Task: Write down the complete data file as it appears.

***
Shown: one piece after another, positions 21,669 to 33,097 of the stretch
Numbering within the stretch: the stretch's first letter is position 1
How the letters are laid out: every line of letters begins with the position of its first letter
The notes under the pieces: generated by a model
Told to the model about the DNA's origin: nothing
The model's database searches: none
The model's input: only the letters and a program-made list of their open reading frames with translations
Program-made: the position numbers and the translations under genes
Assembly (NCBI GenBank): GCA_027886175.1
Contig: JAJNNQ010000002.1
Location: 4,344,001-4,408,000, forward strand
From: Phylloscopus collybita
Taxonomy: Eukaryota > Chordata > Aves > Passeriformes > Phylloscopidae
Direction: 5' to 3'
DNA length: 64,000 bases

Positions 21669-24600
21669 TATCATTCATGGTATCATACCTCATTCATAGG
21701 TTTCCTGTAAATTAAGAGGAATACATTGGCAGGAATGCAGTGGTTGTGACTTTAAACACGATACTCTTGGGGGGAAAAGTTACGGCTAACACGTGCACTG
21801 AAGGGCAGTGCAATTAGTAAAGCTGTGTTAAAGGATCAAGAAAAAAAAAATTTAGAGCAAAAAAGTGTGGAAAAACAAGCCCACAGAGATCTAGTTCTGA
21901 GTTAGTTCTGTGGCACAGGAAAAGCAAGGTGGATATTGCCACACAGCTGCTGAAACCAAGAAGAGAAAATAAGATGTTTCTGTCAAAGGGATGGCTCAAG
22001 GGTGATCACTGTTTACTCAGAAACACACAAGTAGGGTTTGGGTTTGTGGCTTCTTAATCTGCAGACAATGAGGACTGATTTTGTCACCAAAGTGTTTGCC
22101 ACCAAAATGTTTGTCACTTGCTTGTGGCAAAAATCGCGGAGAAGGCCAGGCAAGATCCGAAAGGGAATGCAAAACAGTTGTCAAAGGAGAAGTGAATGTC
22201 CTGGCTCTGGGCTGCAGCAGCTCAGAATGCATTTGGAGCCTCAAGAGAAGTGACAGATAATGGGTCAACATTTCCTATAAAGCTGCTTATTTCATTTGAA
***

Shown: one piece after another, positions 21,669 to 33,097 of the stretch
Numbering within the stretch: the stretch's first letter is position 1
How the letters are laid out: every line of letters begins with the position of its first letter
The notes under the pieces: generated by a model
Told to the model about the DNA's origin: nothing
The model's database searches: none
The model's input: only the letters and a program-made list of their open reading frames with translations
Program-made: the position numbers and the translations under genes
Assembly (NCBI GenBank): GCA_027886175.1
Contig: JAJNNQ010000002.1
Location: 4,344,001-4,408,000, forward strand
From: Phylloscopus collybita
Taxonomy: Eukaryota > Chordata > Aves > Passeriformes > Phylloscopidae
Direction: 5' to 3'
DNA length: 64,000 bases

Positions 21669-24600
21669 TATCATTCATGGTATCATACCTCATTCATAGG
21701 TTTCCTGTAAATTAAGAGGAATACATTGGCAGGAATGCAGTGGTTGTGACTTTAAACACGATACTCTTGGGGGGAAAAGTTACGGCTAACACGTGCACTG
21801 AAGGGCAGTGCAATTAGTAAAGCTGTGTTAAAGGATCAAGAAAAAAAAAATTTAGAGCAAAAAAGTGTGGAAAAACAAGCCCACAGAGATCTAGTTCTGA
21901 GTTAGTTCTGTGGCACAGGAAAAGCAAGGTGGATATTGCCACACAGCTGCTGAAACCAAGAAGAGAAAATAAGATGTTTCTGTCAAAGGGATGGCTCAAG
22001 GGTGATCACTGTTTACTCAGAAACACACAAGTAGGGTTTGGGTTTGTGGCTTCTTAATCTGCAGACAATGAGGACTGATTTTGTCACCAAAGTGTTTGCC
22101 ACCAAAATGTTTGTCACTTGCTTGTGGCAAAAATCGCGGAGAAGGCCAGGCAAGATCCGAAAGGGAATGCAAAACAGTTGTCAAAGGAGAAGTGAATGTC
22201 CTGGCTCTGGGCTGCAGCAGCTCAGAATGCATTTGGAGCCTCAAGAGAAGTGACAGATAATGGGTCAACATTTCCTATAAAGCTGCTTATTTCATTTGAA